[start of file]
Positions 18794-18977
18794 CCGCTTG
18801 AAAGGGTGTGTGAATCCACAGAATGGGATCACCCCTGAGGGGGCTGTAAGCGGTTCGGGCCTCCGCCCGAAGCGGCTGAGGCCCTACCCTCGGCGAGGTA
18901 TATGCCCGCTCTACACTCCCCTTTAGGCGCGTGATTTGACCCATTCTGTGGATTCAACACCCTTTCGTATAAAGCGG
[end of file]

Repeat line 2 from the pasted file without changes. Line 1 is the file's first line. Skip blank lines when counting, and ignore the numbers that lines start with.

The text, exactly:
18794 CCGCTTG